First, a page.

Citizen Accountability in Wisconsin Recall

When I was first made aware of a video showing a ‘Recall Walker’ volunteer trading cigarettes to children in exchange for petition signatures, I was convinced that I must have seen the worst of the corruption in this process. “It could not continue like this,” I told myself, “they will crack down on fraud.”

I was wrong.

In the past few days, I have received countless emails and phone calls regarding the heights—or, rather, lows—that the Recall Walker camp has exhibited in their attempt to remove the beloved Wisconsin governor from his position. There have been reports of a young woman signing for her parents, and a gentleman promising to “cheat to get Scott Walker outta [sic] here” by signing the petition, as he reported, eighty times.

For one group of volunteers to completely evaluate the validity of over 500,000 signatures required of the Recall Walker camp is an insurmountable task, one which they are not expected to be able to complete effectively according to statements previously made by the Government Accountability Board (GAB). Even if they are able to complete this task, the GAB has assumed that it will take them sixty days, near twice the amount of time as required under law (thirty-one days), to fully examine each of the over 500,000 signatures. This creates a specific problem that some signature errors may mistakenly be overlooked, or that volunteers will be more concerned with time limits than legality.

Thankfully, the task is not limited to the board alone, nor is it limited to Wisconsin residents. On Monday, the MacIver Institute reported that they had created a website to verify the recall by allowing volunteers to aid in verifying signatures, as well as making use of technological developments that are able to “identify duplicate signatures and other signature irregularities.” This system will not remove the burden on the Government Accountability Board entirely, but rather allow for yet another check and balance in the recount petition signature affirmation step, which determines if the recall elections are to happen or not.

For a group that began the recall to ensure that Governor Walker is held responsible for his political actions during this past session, United Wisconsin is failing to maintain responsibility in their own organization. At no point on their website do they even address the instances of recall fraud, nor do they discourage it from occuring. Therefore, the average citizen must be concerned with the validity of recall petition signatures, for a single example of fraud raises concerns on the fairness of the political system itself. Abuse cannot, and must not, continue.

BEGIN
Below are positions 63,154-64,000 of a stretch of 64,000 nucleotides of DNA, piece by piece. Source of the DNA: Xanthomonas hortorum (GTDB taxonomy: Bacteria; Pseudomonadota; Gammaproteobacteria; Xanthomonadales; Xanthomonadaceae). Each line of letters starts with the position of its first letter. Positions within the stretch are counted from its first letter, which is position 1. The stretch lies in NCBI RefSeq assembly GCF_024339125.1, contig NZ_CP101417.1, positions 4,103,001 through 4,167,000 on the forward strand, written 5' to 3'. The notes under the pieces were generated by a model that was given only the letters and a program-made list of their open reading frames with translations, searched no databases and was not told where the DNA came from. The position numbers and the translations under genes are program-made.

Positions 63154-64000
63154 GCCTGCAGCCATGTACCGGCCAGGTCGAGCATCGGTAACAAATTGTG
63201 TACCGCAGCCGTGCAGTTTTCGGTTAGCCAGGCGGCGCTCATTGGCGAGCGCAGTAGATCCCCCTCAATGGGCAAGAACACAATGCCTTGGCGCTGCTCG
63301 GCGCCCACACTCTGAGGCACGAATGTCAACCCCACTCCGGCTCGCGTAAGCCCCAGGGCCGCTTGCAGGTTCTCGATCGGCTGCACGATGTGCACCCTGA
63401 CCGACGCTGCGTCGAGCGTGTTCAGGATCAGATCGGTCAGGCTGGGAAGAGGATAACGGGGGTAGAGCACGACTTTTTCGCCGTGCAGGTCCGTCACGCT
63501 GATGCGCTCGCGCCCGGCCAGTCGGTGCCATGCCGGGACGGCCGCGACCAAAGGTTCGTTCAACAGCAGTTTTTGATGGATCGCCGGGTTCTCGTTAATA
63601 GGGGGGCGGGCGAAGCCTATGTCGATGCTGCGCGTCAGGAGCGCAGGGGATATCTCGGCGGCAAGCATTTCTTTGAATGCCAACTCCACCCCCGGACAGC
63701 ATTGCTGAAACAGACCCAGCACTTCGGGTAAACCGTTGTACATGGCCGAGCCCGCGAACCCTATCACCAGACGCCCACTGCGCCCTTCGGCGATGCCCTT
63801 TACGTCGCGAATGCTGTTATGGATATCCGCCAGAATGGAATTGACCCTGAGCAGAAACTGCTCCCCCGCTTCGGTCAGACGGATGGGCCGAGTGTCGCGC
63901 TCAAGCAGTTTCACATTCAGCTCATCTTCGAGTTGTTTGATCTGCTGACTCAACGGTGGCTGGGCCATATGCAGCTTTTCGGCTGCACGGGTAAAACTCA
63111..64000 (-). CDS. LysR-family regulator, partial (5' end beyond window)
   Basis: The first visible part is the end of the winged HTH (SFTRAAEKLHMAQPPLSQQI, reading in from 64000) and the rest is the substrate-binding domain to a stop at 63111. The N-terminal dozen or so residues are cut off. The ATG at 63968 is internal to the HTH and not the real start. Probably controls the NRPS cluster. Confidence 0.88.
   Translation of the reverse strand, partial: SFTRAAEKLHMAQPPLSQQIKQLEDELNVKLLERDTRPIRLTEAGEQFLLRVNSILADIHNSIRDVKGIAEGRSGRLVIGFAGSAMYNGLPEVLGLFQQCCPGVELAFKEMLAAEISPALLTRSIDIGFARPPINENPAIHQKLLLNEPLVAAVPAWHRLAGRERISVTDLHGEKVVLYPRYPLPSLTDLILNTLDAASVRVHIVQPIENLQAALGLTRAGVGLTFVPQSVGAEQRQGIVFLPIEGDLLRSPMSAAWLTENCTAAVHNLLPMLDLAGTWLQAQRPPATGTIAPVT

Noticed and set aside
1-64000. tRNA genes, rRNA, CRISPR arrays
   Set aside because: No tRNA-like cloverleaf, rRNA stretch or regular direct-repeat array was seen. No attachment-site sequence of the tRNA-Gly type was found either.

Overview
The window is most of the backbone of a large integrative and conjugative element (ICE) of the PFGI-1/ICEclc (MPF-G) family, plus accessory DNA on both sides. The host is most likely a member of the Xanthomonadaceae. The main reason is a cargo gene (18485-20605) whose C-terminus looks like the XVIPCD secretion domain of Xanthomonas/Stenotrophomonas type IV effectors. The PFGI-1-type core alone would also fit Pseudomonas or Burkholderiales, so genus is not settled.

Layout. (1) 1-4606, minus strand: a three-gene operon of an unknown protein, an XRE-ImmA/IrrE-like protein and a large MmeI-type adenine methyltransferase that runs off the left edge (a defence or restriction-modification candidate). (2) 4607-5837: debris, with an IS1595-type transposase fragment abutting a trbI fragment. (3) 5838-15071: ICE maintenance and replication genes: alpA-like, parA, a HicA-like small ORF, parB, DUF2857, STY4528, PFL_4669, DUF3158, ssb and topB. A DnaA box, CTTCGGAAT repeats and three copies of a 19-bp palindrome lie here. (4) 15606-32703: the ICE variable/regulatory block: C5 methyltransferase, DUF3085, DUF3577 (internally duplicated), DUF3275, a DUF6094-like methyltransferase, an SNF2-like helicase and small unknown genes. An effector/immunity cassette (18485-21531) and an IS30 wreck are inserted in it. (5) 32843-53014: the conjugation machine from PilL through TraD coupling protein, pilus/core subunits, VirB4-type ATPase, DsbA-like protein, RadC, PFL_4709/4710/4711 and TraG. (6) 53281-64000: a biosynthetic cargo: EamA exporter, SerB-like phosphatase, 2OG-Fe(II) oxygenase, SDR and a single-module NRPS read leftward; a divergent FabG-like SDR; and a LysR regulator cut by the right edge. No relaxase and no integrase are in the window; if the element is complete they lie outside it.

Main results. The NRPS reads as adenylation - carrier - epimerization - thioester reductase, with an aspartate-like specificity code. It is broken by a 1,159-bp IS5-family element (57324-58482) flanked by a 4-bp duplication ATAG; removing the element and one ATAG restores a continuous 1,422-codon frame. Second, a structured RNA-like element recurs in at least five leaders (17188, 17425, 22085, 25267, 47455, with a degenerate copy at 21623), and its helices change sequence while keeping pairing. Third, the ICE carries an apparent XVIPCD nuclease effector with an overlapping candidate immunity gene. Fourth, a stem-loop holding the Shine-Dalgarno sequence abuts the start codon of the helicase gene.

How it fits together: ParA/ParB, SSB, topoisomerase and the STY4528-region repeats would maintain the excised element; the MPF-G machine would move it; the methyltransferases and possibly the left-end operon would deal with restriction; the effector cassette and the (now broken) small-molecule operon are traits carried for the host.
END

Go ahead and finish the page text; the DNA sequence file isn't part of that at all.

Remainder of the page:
Caitlyn Stenerson // Carthage College // @stenersonMN

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Comments

  1. The video and others like it are unavailable.

  2. A set of beliefs do not make someone an independent thinker. The ability to reason for oneself does. As for the article, I’m not sure I understand your point, Caitlyn. Corruption is bad? Everyone thinks that, regardless of their political affiliation. If you’re trying to say that the Recall movement is corrupt, you need to provide evidence for that. A few random people trying to cheat Walker out only proves that there are dishonest people signing the petition, not that the whole movement is corrupt. I’d suspect that at least a few such people are part of any movement, but that doesn’t reflect on any such movement as a whole. Finally, claiming that United Wisconsin doesn’t mention “instances of recall fraud, nor do they discourage it from occuring [sic]” does not mean that they encourage it. It’s fallacious for your evidence to be a lack of evidence for the opposing position. So I don’t know what the implication there is supposed to be. Like I said before, if it’s that corruption is bad, that idea is hardly confined to either the left or right.

  3. Also, ignore that first sentence. It was intended for Facebook.

  4. “Abuse cannot, and must not, continue.” I think you’re forgetting who you’re talking about.

  5. @Max “If you’re trying to say that the Recall movement is corrupt, you need to provide evidence for that.”

    She did, Max. You simply chose to ignore them.

    We aren’t falling for the Saul Alinsky tactics anymore, Max: “Ridicule is man’s most potent weapon.”

    As an obvious follower of Alinski, you would do anything to get your way, just as he advised; lie, cheat, steal… probably worse if you thought you could get away with it.

    We are watching you, Max. We have targeted you. We have you in our cross-hairs.

  6. I stopped reading after “beloved” governor. Haha. Right.

  7. @Joe ThePimpernel “She did, Max. You simply chose to ignore them.”

    I think Max was clear that despite the fact that some people in the “Recall Walker” movement are less than scrupulous- there isn’t evidence that the movement as a whole is corrupt.

    Suppose for example that I (along with a group of like minded ruffians) decided to steal some of the petitions, certainly that doesn’t mean that the Pro Walker camp is corrupt, just that some subset of its members are. I’d like to see a non-trivial organization that is absolutely skullduggery-free.

    As to Caitlyn’s point that United Wisconsin doesn’t have any official postings discouraging fraud is rather irrelevant. It seems that if we were to accept Caitlyn’s rather silly reasoning, we’d ought to be criticizing just about every website for not discouraging the unethical behavior of a subset of its users. For example, this upstanding website has not officially discouraged a myriad of illegal behavior (drug use, harassing “Recall Walker” volunteers, shoplifting, cheating on homework or exams etc) even though a non-trivial proportion of this website’s readers engage in such behavior. Does this mean that “thecollegeconservative.com” (or just about any website that does not explicitly discourage a whole laundry list of behavior) condoning or encouraging unethical behavior? Of course not.

    If one were to argue that the movement as a whole is corrupt (which Caitlyn was utterly incapable of doing), they ought to show that the official position of the group includes encouragement of shady behavior (a quick perusal of United Wisconsin’s website shows none of this). Even better, would be to do statistical analysis of the movement’s volunteers showing that there is statistically significant evidence that the proportion of volunteers is higher than other groups (though it would be difficult to get a truly random sample of volunteers, prevent reporting bias etc). Basically, anecdotal “evidence” is for tabloids, not serious discussion. Until there is actual evidence for widespread corruption, I suggest that this sort of rabble rousing be ignored.